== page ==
12 Easy Ways to Improve Memory in Your 60's

12 Easy Ways to Improve Memory in Your 60's

Reaching 60 years old is a wonderful milestone, and it is a great time to start researching ways to improve memory. While age-related memory loss is normal, older adults don’t need to spend the rest of their lives forgetting. From brain games to exercise, here are the best techniques to preserve cognitive function and avoid memory decline.

 

12 Ways to Improve Memory or Recall Even When You’re 60!

 

In this Article:

 

1. Keep Learning!

One of the ways to improve memory is to keep learning. There is evidence that suggests the more you learn, the better your memory will be, no matter what your age. The reason is simple: it’s like exercising your brain.

Consider taking online courses in subjects that interest you, such as art or archaeology. You don’t have to go back to school to stimulate your brain, though. Even something as routine as reading, taking up a new hobby, or doing crossword puzzles will help keep your mind active.

 

2. Use Plenty of Tools!

There are two main types of memory: short-term memory (working memory) and long-term memory.

Because the working memory is shorter, you are more likely to forget it quickly.

To help you remember and increase brain power, consider using tools or apps. These include the following:

  • To-do lists
  • Calendars
  • Contact lists
  • Maps
  • Planners
  • Lists of all kinds

If you are not a fan of tech, then go old-school and hang a calendar on the wall or buy a datebook.

A whiteboard on the wall allows you to leave yourself little reminders too, so you don’t have to work so hard trying to remember all the little things.

 

3. Stay Social!

Stay Social | Easy Ways To Improve Memory In Your 60s | Long-Term Memory

 

Maintaining your personal relationships is one of the many possible ways to improve memory. Socializing can help ward off depression and other mental health problems that can impact your memory.

Look for opportunities to go out with friends or spend time with your family. Also, consider joining a book club or taking part in a community project or organization.

 

4. Make Sleep a Priority!

Sleep plays a critical role in forming memories. First, lack of sleep can reduce a person’s ability to focus or pay attention. Memory retention, therefore, suffers.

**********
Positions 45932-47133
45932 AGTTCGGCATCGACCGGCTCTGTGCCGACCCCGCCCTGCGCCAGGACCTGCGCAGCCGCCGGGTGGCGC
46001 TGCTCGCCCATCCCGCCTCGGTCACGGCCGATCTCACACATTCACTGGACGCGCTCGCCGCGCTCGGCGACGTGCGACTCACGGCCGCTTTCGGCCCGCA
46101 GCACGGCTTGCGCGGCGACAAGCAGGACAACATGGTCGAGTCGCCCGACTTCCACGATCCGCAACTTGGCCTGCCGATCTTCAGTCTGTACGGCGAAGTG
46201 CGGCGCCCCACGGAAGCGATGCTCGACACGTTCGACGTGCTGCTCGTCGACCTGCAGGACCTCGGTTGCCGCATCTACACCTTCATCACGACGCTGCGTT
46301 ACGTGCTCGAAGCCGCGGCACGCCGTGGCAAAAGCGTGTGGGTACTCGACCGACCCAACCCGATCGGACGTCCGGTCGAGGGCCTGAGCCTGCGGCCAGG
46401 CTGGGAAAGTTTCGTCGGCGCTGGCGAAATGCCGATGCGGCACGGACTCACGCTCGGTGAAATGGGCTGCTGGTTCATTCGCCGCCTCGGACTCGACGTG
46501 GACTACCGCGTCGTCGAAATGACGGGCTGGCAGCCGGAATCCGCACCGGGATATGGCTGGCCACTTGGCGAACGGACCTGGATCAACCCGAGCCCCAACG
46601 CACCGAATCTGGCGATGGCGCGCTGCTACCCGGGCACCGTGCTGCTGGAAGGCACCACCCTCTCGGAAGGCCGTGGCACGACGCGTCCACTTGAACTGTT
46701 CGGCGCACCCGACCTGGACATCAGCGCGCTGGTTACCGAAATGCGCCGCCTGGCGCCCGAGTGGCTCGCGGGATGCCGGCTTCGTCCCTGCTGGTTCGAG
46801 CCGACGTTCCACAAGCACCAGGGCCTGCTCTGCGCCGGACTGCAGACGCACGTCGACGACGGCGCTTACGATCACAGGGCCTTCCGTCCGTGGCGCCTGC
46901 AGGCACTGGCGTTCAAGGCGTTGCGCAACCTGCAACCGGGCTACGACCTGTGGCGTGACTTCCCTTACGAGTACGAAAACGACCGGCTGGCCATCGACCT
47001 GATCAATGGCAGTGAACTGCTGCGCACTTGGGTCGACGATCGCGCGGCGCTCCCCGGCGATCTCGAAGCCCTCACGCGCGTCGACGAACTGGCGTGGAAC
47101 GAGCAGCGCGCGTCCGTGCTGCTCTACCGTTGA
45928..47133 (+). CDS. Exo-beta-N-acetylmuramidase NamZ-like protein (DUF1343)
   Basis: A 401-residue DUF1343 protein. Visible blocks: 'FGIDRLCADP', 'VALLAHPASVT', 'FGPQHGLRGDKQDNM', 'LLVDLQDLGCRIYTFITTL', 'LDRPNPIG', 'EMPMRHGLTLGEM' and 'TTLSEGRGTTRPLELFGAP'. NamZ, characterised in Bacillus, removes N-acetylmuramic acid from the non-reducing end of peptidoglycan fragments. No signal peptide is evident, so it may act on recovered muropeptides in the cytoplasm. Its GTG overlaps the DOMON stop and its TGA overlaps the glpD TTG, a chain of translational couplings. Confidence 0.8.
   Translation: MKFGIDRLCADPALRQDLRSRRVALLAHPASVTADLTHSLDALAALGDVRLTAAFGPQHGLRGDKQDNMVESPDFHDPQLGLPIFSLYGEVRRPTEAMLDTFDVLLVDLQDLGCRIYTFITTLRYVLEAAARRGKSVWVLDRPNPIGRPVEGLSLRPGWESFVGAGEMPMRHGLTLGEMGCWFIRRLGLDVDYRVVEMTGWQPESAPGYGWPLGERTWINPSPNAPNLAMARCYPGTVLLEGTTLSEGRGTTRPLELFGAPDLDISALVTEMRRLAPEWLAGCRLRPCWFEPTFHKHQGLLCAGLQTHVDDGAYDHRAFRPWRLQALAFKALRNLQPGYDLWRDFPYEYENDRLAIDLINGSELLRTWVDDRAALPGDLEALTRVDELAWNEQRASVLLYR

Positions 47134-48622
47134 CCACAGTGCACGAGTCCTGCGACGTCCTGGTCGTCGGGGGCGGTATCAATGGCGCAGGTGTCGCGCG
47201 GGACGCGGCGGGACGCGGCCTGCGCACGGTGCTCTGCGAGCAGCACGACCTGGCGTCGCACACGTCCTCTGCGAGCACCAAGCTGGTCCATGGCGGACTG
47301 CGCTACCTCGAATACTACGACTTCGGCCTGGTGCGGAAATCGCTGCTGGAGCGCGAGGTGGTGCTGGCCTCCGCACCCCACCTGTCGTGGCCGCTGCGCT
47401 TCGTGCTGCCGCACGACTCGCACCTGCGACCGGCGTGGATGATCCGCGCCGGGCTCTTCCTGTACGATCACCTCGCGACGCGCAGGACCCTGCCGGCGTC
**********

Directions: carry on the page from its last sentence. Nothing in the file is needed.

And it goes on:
Second, researchers believe sleep helps to consolidate memories for the day. By sleeping, you are allowing yourself the time you need to retain the details of your life.

As a bonus, extended sleep may help decrease the likelihood of diabetes, which can also affect brain function.

Sleep requirements vary from person to person, but on average, seniors need between 7 and 8 hours each night.

 

5. Keep Physically Active!

One of the ways to improve memory is to keep moving. Regular exercise is the body’s way of forcing you to de-stress. It increases blood flow to the brain, and it also improves brain volume.

The current guidelines for exercise are 150 minutes a week of moderate activity along with strength training. Moderate exercise could be anything from a bike ride to aerobic exercise or a brisk walk.

 

6. Stay on Top of Chronic Illnesses!

The Centers for Disease Control and Prevention (CDC) reports 7 out of 10 people in the United States will develop high blood pressure at some point in their lives. For many, this will commonly occur for individuals around the age of 60 or older.

Left untreated, high blood pressure has a significant impact on the brain and memory. A study by the University of Pittsburgh revealed it may lead to lapses in short-term memory.

Other chronic conditions that can take a toll on your brain health include:

  • Thyroid problems
  • Kidney disease
  • Diabetes
  • High cholesterol

 

7. Be Mindful!

Mindfulness is defined as staying in the present so you are aware of what’s going on around you. It applies to everything you do, including eating, exercising, and doing chores around the house.

The goal is to understand what’s going on and how you feel about it in real-time. A 2016 study published in PLOS One found that practicing mindfulness, in ways such as meditation, not only improved memory but also enhanced focus.